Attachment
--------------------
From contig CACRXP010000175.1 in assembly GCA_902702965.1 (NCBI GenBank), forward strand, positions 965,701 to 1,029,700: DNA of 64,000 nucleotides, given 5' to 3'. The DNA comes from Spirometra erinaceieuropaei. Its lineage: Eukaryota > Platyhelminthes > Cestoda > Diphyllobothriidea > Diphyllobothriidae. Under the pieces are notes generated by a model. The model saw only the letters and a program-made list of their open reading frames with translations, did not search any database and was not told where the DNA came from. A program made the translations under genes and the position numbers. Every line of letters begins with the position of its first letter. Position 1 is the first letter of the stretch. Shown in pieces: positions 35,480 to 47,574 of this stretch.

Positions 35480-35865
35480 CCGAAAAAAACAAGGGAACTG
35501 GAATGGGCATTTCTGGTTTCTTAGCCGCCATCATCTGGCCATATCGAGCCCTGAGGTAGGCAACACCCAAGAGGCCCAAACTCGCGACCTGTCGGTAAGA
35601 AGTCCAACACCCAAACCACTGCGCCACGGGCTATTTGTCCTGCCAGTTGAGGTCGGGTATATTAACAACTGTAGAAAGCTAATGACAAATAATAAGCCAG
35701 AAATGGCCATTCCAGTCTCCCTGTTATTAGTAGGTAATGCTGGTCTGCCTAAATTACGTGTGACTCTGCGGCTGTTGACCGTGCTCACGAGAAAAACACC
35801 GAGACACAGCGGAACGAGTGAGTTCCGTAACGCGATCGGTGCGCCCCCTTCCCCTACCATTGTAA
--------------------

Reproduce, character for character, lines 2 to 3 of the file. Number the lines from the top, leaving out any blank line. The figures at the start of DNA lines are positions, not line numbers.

Positions 35480-35865
35480 CCGAAAAAAACAAGGGAACTG